The story of the 1912 sinking of the largest luxury liner ever built, the tragedy that befell over two thousand of the rich and famous as well as of the poor and unknown passengers aboard the doomed ship.
George C. Scott,
The construction of the R.M.S. Titanic at the Harland and Wolff shipyard in Belfast against the background of union riots, political and religious conflicts, and a romance between a young ambitious engineer and an Italian immigrant.
The story of the engineers who worked tirelessly to keep the electric power running as the Titanic sank. Their selfless actions kept the lights on and the electric lifeboat winches operational to facilitate the survival of others.
Third Reich's Nazi propaganda epic about a heroic fictional German officer on board of the RMS Titanic. On its maiden voyage in April 1912, the supposedly unsinkable ship hits an iceberg in the Atlantic Ocean and starts to go down.
A stolen seismic weapon is activated in Yemen. A hostage freed there tries in vain to warn against its global effect. It starts seismic activity at the Californian fault line where her daughter and ex are monitoring it. Can they stop it?
A group of Americans are interested in raising the ill-fated ocean liner R.M.S. Titanic. One of the team members finds out the Russians also have plans to raise the ship from its watery grave. Why all the interest? A rare mineral on board could be used to power a sound beam that will knock any missile out of the air when entering us airspace.Written by
Colin Tinto <email@example.com>
A model of the R.M.S. Titanic was built for three hundred fifty thousand dollars. When it was finished, it was too big for its tank. A bigger tank had to be built, for six million dollars. This tank could hold forty million liters (10,566,882 gallons) of water, and it was built next to the smaller tank, which had been used for several movies. Reportedly, the total cost of six million dollars was one million dollars less than the cost to build the original R.M.S. Titanic (before adjustment for inflation, adjusted, the cost would have been over one hundred eighty million dollars as of 2018) . See more »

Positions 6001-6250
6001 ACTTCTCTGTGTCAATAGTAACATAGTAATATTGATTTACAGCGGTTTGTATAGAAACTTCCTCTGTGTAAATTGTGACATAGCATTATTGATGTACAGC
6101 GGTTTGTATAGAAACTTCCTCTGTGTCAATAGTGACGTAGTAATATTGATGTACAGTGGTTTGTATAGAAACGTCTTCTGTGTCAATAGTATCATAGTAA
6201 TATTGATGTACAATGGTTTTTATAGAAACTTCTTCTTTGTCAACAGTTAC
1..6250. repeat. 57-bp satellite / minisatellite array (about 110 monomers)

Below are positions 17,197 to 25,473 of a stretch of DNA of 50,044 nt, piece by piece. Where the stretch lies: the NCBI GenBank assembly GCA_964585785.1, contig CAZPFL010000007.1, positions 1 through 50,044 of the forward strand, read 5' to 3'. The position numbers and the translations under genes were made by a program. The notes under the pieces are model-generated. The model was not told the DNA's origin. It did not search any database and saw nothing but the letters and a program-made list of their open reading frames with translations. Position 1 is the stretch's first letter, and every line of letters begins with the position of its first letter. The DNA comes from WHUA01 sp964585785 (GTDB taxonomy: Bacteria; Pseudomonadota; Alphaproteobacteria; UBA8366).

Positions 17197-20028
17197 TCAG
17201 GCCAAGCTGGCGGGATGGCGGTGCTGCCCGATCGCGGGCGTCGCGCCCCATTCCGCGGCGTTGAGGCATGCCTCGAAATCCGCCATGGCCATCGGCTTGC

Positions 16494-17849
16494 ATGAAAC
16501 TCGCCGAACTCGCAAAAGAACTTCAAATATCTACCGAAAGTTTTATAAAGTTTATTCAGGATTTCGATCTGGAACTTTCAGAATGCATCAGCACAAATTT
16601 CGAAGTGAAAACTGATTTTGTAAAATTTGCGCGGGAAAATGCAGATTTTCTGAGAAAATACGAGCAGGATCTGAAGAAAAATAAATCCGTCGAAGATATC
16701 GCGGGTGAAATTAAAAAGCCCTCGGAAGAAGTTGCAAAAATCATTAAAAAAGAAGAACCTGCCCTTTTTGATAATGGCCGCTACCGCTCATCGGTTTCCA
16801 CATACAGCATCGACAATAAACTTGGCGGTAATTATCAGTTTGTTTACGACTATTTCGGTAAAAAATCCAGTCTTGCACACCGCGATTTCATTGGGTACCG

At the end of the film the US naval personnel enter Cargo Hold No. 9 and find the safe which is supposed to contain the Byzanium, only to discover that the safe only contains boxes of gravel. The safe is fully intact and someone announces that it is "water-tight" (which is convenient no doubt). Never the less, a water-tight safe at 12,000 feet down in the Ocean would have been crushed like an empty beer can. Subs that operate at that depth (like Alvin) have spherical hulls specially designed with 3 inches of seamless titanium. The safe we see in the movie is a steel box whose door is braced only with a small piece of angle iron. The safe could only have survived if water entered it in order to equalize the pressure. If the safe was indeed water-tight, it would have imploded as the ship sank. See more »
What a lovely thing she was... Standing as high in the water as one of your skyscrapers, longer than two rugby fields, and furnishings to match the finest mansions in England. She was one of a kind, no question about it, and God himself, they said, couldn't sink her. Then in two hours she was gone... and fifteen hundred souls with her.
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In the original theatrical release, there is a scene between Pitt (Richard Jordan) and Dana (Anne Archer) where they discuss Seagram (David Selby). This scene is missing from all video and DVD releases. See more »
Special effects in 1980 weren't what they are in 2002 obviously. This film is rather laughable in terms of pyrotechnics when you compare it to, let us say James Cameron's film (by the way this film was made five years before they found the real Titanic so they had no way of knowing the ship broke in two before it went down). I saw this film as a kid and enjoyed it (I enjoy anything having to do with the Titanic). I remember that summer of 1980 there was a big ad build up for it, the last great human adventure is about to begin. This is a good suspense film, although they would have been better off following Cussler's novel more closely especially in character develpment. Cussler was reportedly so angry at this film he forbid them to make anymore from his novels which is a damn shame. Dirk Pitt is a fine hero in the James Bond mold. The scene where the ship is "raised" is handled rather well. I read something that was kind of funny, the producers spent a fortune building an elaborate studio tank for the model they "raised" then found out they didn't make it big enough. Anne Archer is rather wasted in this film, shes a fine actress who deserved better. The great Alec Guiness has an amusing cameo. He was always such a loveable old ham.
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